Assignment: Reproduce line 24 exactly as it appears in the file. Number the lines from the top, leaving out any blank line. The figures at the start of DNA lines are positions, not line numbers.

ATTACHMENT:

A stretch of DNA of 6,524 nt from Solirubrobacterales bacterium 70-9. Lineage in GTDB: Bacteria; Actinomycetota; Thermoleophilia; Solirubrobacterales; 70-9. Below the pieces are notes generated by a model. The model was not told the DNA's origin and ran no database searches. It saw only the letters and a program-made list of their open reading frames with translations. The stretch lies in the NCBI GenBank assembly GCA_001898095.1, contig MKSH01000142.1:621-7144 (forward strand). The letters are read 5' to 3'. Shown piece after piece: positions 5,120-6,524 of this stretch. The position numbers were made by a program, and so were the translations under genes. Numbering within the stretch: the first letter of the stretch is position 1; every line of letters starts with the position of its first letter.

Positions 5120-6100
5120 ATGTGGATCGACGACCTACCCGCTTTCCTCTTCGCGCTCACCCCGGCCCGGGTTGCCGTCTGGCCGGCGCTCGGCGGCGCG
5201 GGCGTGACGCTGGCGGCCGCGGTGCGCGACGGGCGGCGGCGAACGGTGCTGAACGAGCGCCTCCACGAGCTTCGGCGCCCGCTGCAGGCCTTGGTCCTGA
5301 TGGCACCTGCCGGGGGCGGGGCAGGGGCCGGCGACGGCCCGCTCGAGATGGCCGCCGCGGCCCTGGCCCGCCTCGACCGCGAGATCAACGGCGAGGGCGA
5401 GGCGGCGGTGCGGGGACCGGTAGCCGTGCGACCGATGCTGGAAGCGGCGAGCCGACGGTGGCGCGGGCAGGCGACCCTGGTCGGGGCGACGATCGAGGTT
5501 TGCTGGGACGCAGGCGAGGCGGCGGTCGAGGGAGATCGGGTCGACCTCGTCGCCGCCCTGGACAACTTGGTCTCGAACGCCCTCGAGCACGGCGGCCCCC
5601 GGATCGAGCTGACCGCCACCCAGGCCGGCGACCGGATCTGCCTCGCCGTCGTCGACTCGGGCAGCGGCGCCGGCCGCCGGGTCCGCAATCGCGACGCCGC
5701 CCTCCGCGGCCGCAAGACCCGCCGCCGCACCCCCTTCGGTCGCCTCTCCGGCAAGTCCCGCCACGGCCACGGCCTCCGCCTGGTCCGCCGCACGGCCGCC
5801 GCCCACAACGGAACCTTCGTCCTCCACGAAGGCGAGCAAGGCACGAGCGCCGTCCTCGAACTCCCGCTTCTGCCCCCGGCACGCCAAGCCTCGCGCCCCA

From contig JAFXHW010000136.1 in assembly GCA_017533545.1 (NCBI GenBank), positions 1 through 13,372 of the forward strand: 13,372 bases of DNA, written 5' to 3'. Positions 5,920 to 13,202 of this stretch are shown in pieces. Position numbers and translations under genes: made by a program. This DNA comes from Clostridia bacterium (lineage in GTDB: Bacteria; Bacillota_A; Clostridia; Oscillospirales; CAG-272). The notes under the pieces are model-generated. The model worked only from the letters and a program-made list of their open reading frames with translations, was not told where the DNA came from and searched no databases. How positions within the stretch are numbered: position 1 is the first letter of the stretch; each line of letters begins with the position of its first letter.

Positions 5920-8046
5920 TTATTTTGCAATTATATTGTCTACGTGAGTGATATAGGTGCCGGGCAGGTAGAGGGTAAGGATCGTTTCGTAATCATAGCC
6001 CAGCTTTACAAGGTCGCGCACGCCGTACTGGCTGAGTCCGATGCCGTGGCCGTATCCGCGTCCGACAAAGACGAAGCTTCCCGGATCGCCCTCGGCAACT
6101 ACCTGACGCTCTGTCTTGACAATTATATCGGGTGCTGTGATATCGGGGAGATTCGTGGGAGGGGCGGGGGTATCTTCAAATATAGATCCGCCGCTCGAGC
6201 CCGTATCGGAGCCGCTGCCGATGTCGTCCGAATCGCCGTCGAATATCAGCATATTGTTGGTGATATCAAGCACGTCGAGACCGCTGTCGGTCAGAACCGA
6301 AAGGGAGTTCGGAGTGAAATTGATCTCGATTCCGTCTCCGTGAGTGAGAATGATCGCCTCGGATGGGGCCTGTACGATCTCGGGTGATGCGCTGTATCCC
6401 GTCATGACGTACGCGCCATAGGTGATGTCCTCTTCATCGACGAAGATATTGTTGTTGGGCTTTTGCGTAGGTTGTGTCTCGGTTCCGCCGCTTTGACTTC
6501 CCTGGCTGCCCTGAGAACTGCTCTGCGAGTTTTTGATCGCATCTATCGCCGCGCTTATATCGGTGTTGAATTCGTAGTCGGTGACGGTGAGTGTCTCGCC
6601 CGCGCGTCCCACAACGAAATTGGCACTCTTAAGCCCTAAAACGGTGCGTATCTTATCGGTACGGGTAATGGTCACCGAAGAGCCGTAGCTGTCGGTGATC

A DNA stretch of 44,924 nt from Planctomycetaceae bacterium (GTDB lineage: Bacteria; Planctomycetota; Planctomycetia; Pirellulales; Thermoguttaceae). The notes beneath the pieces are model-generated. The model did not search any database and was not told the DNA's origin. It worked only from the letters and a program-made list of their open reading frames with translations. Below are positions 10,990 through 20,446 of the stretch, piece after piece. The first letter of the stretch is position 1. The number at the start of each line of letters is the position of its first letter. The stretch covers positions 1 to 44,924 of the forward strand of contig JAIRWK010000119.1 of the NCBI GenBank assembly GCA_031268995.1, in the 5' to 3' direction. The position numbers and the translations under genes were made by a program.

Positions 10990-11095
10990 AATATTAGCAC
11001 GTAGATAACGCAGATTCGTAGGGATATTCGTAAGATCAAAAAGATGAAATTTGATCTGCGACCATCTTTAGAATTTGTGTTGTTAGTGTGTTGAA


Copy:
11001 GTAGATAACGCAGATTCGTAGGGATATTCGTAAGATCAAAAAGATGAAATTTGATCTGCGACCATCTTTAGAATTTGTGTTGTTAGTGTGTTGAA